Oil spills that release harmful petroleum hydrocarbons into the marine
environment can be cleaned up in several ways. These include sponge-like
sorbents that absorb oil, dispersants that chemically break down oil,
and microorganisms that biologically degrade oil by consuming it as an
The latter process is known as biodegradation or bioremediation. The
EU-funded 'Integrated biotechnological solutions for combating marine
oil spills' (KILL.SPILL
) project aims to find such viable solutions to oil spills using both established and novel methods.
While dispersing or collecting/skimming the oil is the first
response following an oil spill, KILL.SPILL products are intended for
longer-term actions across a range of conditions. Researchers have thus
far advanced novel hydrocarbon-detecting biosensors that monitor the
efficiency of oil-degrading bacterial communities, and development of
bioremediation agents (biosurfacants for bio-based dispersants,
microbial–chemical combinations for integrated bioremediation agents).
They have also isolated bacterial strains from marine, terrestrial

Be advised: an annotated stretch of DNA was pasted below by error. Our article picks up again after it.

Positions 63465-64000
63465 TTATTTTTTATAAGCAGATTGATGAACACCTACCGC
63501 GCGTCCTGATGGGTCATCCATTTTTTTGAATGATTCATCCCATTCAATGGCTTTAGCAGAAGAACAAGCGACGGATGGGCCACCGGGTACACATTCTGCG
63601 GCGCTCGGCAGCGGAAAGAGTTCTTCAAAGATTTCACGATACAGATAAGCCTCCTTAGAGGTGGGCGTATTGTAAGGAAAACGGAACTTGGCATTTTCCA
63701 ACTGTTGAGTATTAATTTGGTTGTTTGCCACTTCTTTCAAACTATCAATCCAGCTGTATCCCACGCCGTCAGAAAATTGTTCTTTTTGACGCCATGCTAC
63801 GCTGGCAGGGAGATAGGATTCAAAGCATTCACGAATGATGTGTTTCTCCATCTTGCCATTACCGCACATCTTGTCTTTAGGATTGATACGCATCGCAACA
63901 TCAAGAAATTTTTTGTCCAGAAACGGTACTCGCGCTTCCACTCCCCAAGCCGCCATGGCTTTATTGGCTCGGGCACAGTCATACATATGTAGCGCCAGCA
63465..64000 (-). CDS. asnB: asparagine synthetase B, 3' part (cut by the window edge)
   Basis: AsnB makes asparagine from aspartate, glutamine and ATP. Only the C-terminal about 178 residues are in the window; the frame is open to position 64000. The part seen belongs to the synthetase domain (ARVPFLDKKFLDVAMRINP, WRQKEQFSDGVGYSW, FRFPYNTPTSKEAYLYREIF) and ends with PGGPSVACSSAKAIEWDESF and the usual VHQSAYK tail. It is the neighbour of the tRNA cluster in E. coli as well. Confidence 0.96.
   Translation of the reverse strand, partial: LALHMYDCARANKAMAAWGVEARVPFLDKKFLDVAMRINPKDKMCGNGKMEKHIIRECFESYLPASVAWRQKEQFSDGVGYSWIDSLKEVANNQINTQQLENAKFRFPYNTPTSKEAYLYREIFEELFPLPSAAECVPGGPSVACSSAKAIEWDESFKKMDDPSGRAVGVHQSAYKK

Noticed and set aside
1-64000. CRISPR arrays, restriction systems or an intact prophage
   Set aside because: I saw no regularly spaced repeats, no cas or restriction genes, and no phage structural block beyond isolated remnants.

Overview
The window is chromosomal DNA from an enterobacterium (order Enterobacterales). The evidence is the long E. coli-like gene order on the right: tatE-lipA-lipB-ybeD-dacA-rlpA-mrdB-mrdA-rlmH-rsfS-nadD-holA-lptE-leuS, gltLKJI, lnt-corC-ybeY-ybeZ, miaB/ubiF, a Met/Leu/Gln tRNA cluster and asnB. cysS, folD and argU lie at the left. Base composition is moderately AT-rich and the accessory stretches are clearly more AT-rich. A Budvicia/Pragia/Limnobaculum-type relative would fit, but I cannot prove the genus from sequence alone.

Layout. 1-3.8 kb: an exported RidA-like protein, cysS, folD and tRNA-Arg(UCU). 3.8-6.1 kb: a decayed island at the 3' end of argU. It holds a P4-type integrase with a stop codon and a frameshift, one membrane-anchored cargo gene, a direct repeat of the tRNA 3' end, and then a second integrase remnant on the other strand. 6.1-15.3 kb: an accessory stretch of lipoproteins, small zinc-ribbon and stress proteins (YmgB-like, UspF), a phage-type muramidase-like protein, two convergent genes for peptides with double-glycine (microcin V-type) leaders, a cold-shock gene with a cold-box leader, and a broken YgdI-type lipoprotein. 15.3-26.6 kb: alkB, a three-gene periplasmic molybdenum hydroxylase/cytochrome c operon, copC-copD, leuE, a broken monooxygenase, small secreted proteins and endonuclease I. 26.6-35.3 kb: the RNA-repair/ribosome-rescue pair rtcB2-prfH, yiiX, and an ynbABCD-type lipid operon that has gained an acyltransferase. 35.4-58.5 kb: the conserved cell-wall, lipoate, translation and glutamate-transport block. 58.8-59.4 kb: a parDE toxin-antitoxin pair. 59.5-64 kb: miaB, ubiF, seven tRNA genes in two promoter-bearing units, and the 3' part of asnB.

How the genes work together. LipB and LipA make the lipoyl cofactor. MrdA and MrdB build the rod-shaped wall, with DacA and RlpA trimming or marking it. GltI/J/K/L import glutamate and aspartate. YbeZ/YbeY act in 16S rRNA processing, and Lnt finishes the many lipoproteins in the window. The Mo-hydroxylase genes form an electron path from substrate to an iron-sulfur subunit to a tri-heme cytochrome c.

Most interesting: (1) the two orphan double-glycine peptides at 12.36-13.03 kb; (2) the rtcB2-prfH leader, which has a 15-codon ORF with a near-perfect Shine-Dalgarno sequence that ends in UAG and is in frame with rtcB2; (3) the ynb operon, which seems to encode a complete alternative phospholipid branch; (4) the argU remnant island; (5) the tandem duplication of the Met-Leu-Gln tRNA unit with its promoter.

and industrial environments to study their oil-degrading capabilities.
Systems in development include bacteria adapted to the high pressures of
deep-sea environment (in high pressure bioreactors), oil-degrading
microorganisms with high tolerance to environmental stresses, and
microbes that degrade oil in ocean floor sediments under anaerobic or
KILL.SPILL's versatile range of tools will cover gaps in current
approaches to cleaning up oil spill disasters, with applications for
first response, follow-up and monitoring. Further work will involve
assessing the toxicity and impact of the products on the environment,
and validating their efficiencies in a real oil spill scenario.